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Home :: Archive :: 1998 :: May ::
Qs: Related to Cavendish; Coleridge on Hamlet
The Shakespeare Conference: SHK 9.0500  Monday, 25 May 1998.

[1]     From:   James Fitzmaurice <
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        Date:   Friday, 22 May 1998 09:17:20 -0700
        Subj:   Questions Related to Cavendish

[2]     From:   Judy Kennedy <
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        Date:   Saturday, 23 May 1998 10:09:09 -0400 (EDT)
        Subj:   Coleridge on Hamlet: Question


[1]-----------------------------------------------------------------
From:           James Fitzmaurice <
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Date:           Friday, 22 May 1998 09:17:20 -0700
Subject:        Questions Related to Cavendish

I would appreciate any help from list members on a set of questions
arising from my work on an edition of The Variety, a play written by
William Cavendish, Duke of Newcastle, and produced at the Blackfriars
around 1640.  I have tried the OED and a great many of the usual
reference tools in each case.

Jim Fitzmaurice

1.  A silly character named Jeer 2 makes the following joke: "Ha, ha,
ha; and how many french tennistalls have you in your flanke now? ha, ha,
ha." Is "tennistalls" a misprint for "tennisballs" or is there another
joke?

2.  Another character reports as gossip: "And I do heare the Camells
decay at Tiballs."  Was Tiball's a zoo?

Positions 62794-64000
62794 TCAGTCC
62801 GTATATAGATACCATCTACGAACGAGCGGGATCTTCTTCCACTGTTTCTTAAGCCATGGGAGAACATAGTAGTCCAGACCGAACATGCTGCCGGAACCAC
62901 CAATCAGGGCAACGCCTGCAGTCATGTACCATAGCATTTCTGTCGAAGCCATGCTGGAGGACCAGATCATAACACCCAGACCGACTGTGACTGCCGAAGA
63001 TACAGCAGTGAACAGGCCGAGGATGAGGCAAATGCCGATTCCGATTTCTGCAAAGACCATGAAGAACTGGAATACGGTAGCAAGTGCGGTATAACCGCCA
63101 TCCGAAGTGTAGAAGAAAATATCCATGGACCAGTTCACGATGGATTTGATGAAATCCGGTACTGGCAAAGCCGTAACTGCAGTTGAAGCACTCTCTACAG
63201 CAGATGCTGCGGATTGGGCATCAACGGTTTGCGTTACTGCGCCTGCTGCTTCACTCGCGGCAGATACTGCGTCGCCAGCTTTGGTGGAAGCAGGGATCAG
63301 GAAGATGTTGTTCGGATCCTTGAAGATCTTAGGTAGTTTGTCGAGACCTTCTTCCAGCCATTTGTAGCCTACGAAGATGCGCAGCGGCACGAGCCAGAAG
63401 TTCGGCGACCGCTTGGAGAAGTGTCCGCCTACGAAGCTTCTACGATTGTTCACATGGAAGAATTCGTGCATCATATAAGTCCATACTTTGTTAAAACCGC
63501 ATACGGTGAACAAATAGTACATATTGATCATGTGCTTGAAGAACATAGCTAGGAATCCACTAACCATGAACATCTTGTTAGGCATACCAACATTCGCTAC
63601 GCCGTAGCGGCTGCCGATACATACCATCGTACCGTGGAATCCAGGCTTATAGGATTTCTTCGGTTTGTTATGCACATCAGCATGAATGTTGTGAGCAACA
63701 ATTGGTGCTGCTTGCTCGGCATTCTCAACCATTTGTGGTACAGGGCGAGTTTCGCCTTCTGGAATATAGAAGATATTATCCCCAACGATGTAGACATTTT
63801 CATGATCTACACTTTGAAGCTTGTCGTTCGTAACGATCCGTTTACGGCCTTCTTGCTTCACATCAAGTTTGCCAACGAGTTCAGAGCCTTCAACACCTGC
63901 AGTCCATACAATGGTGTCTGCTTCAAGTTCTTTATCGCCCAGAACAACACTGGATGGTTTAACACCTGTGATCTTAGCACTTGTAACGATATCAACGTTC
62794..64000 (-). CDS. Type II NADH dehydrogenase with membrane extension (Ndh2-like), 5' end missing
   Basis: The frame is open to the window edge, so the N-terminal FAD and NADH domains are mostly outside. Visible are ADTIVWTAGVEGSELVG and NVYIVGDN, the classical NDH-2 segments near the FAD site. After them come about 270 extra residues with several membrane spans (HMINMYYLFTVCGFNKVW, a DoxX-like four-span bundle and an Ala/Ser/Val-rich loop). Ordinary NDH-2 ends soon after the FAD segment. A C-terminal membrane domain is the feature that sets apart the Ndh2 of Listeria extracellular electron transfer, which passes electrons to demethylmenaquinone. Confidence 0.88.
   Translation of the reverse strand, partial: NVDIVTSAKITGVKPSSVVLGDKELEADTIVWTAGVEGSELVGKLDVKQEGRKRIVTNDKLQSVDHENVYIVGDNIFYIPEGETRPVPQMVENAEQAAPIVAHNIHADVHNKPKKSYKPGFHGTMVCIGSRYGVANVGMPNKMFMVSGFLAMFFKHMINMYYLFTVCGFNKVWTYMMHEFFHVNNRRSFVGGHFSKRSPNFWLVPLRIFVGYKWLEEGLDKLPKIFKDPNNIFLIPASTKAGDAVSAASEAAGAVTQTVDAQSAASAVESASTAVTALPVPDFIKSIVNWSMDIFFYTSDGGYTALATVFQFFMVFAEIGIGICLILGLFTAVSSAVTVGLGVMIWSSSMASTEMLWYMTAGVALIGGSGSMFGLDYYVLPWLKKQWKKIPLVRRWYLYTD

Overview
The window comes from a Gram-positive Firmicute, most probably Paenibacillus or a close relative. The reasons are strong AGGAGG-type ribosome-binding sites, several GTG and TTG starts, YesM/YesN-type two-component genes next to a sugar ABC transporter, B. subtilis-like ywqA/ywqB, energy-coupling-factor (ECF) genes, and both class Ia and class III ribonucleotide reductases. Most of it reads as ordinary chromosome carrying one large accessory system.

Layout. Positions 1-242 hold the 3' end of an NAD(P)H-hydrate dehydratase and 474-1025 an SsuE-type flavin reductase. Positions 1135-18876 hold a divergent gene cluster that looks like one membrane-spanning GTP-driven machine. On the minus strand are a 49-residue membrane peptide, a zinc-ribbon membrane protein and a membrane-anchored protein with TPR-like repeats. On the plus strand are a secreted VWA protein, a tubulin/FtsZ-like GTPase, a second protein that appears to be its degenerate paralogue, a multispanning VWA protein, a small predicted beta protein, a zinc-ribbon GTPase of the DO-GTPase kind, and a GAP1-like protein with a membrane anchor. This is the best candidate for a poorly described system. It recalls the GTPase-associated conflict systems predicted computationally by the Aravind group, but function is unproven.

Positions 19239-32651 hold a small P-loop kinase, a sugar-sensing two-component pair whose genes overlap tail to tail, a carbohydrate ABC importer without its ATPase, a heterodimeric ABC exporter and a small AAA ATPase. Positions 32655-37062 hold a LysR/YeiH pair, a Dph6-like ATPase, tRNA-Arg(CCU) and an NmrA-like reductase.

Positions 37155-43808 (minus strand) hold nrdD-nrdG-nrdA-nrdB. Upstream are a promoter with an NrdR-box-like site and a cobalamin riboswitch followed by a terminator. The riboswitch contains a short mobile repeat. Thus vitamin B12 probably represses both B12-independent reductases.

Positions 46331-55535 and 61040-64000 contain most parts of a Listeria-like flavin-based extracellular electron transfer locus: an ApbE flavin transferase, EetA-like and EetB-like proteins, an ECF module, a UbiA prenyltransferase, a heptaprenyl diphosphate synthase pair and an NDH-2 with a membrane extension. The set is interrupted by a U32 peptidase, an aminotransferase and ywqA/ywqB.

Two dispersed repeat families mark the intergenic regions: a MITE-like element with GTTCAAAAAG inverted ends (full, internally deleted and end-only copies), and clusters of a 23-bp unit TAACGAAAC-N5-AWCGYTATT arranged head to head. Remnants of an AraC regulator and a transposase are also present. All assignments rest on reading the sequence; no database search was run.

3.  A simple remark: "For linnen breeches, though some think them
cleanly, in my opinion they imitate a Dutch Stove too much."  Were Dutch
stoves prone to collect soot?

4.  What are the "eight severall weapons" of fencing?

5.  Who was "Lord Loftie [who] danced the Galliard"? DNB does not get me
too far here.  Adam Loftus, 1568 - 1643?

6.  Who was Duke de Memorency?  not in DNB, OED, Enclcl. Brit. 11th ed.,
or current Encycl. Brit. index.

7.  I have been unable to trace the following which appear to be
allusions to song lyrics or song titles "Adam Bell," "Clim oth' Clough,"
"We be three," and  "Good Mr. William of Cloudesly."  I have spent a
good deal of time with various books including the Roxburghe Ballads,
William Chappell's Old English Popular Music, Musical Ayres and
Dialogues, by Wilson and Colman, Britain's Bowere of Delight, and
Day's  English Song Books.

[2]-------------------------------------------------------------
From:           Judy Kennedy <
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Date:           Saturday, 23 May 1998 10:09:09 -0400 (EDT)
Subject:        Coleridge on Hamlet: Question

In 1885 Grace Latham, arguing that sounds of words become vehicles of
expression,  wrote:

'Coleridge recognizes this when he says that the speech of Hamlet:--

        "Thrift, thrift, Horatio! the funeral baked meats
         Did coldly furnish forth the marriage tables"

-- shows by its hissing sound the scorn of which his mind is full;'

I have not been able to locate this dictum of Coleridge's.  I've looked
in Raysor, the 1836 _Literary Remains_, Woodring's Princeton edition of
_Table Talk_, the Furness Variorum, (but come to think of it I haven't
yet checked the 1821), and various modern editions.  However, I am
perfectly capable of not seeing something that's right under my nose (I
do it all the time trying to find books in the stacks of libraries); I'd
be very grateful to anyone who can correct my cross-eyed myopia in this
instance.

Judy Kennedy

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